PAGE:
Preparing for her reporting, Ventre noted the renewed interest in such communities. Although there were dozens of documentaries, podcasts and reality TV shows devoted to the topic, she noted a serious lack of best practices for reporting thoughtfully, carefully and sensitively on religious groups that are new, small or have a vastly different theology than a religion reporter’s core market.

She said, “There is a great need for reporters — and their audiences — to approach these communities and topics with a lot of cultural humility.”

In general, Ventre said, when reporting on these communities, “try replacing the name of the smaller religious community with that of a large one in a sentence and see if it strikes you as odd.

“Would you say that someone escaped the Catholic Church, even if they were abused? Would you say someone was brainwashed by a rabbi? Et cetera,” she said.

Agreeing with Ventre, Shirlee Draper, director of operations for Cherish Families, which provides services and support to families, especially from polygamous cultures, said it’s imperative that newswriters eschew euphemisms, avoid the word “cult” and consider taking an approach to reporting that is trauma-informed.

“Journalists should understand that victims, survivors and former members of these cultures and communities may have experienced serious trauma,” she said. “That means they need take into consideration how their actions will impact families and individuals once the interview is done and the piece published.

“In the end, it’s about vulnerability and ameliorating the power differential between survivor and journalist,” said Draper.

Based on her experiences in the field, Ventre shared a list of red flags that reporters and readers should remain aware of when evaluating news stories on NRMs:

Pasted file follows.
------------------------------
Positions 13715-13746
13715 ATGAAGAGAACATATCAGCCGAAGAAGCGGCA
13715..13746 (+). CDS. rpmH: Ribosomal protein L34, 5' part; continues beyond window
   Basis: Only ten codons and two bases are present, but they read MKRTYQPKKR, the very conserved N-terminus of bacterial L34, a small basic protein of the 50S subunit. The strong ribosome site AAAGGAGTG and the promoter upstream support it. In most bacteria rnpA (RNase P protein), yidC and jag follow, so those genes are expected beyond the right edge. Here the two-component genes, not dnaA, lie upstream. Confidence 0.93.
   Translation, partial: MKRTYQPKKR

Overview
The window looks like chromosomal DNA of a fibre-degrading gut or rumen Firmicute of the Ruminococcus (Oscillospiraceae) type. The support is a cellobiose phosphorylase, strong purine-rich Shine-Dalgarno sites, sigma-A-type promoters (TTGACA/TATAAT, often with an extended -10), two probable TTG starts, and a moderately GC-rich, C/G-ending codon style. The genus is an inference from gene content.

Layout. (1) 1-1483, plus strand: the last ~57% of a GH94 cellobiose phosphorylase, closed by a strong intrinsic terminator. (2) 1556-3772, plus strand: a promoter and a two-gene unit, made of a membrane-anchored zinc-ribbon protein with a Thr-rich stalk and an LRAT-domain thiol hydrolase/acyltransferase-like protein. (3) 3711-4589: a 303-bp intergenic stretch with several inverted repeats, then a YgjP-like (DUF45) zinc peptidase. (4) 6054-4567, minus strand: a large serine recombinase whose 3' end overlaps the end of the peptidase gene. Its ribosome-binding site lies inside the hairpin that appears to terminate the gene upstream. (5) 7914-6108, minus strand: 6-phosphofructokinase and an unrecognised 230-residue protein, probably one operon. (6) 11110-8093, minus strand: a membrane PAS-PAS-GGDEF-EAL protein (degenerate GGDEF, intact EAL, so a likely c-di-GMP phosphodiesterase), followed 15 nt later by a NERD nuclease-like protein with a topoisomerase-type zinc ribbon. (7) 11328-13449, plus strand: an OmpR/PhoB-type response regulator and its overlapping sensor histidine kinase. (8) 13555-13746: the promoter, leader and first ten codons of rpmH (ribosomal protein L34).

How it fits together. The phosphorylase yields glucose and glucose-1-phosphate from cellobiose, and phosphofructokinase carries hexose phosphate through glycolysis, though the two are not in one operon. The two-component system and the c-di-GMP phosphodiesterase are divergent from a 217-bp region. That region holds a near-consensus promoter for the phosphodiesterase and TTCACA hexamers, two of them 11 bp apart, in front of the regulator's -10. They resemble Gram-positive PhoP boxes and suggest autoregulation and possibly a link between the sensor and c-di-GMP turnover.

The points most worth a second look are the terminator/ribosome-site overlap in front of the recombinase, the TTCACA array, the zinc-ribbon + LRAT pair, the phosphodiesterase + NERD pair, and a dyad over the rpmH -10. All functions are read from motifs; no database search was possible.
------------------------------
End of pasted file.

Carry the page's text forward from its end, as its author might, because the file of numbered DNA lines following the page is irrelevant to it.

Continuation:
• Pieces that make broad generalizations about an entire community.
  • Claims about practices and customs without transparent sourcing and fact checking.
  • Words that are inherently othering, including: cult, compound, outside world, brainwashing, mind control, etc.
  • Pieces that always attribute abusive or problematic behavior to the whole community, rather than those in power or directly responsible, unless there are structural community issues at play.
  • Pieces that frame someone’s narrative differently than they frame it themselves.
  • Pieces with a lack of critical skepticism toward gatekeepers who claim to speak for a group or have insider knowledge even if they are not a part of that group.

Related stories

The following stories, analyses and commentary from around the globe should be read with these red flags in mind. They are provided below to show how the word “cult” is used and what reporting on NRMs looks like — including the good, bad and in-between:

Experts and potential sources

  • Eileen Barker

    Eileen Barker is a professor emeritus in the sociology department at the University of London. She studies minority religions, including cults, sects and New Religious Movements, and relevant social conditions.

  • Michal R. Belknap

    Michal R. Belknap is an emeritus professor of law at California Western School of Law in San Diego. He wrote the essay “Cults and the Law” for the book Religion and American Law: An Encyclopedia.

  • Henrik Bogdan

    Henrik Bogdan is professor in religious studies at the University of Gothenburg, Sweden. His main areas of research are alternative forms of religion, such as Western esotericism, New Religious Movements and secret/initiatory societies.

  • Martha Sonntag Bradley

    Martha Sonntag Bradley is a professor of architecture and dean of the undergraduate studies at the University of Utah in Salt Lake City. She is the author of Pedestals & Podiums: Utah Women, Religious Authority & Equal Rights and Kidnapped From That Land: The Government Raids on the Short Creek Polygamists.

  • David G. Bromley

    David G. Bromley is a professor of sociology at Virginia Commonwealth University and the University of Virginia, Charlottesville. He specializes in sociology of religion, with a particular emphasis on the study of New Religious Movements and the anti-cult movement. He is co-editor of Cults, Religion, and Violence.



  • Cherish Families

    Cherish Families is a nonprofit founded and largely staffed by people from polygamist backgrounds. According to the organization’s website, Cherish Families aims to “connect individuals and families, primarily those from polygamist cultures, with tools and resources for generational success.” Alina Darger is executive director and Shirlee Draper is director of operations.

    Contact: 928-875-0969.
  • George D. Chryssides

    George D. Chryssides is a visiting research fellow in theology and religious studies, York St. John University, U.K. His research has focused on New Religious Movements, including the Jehovah’s Witnesses. He was formerly head of religious studies at the University of Wolverhampton.

  • Carole M. Cusack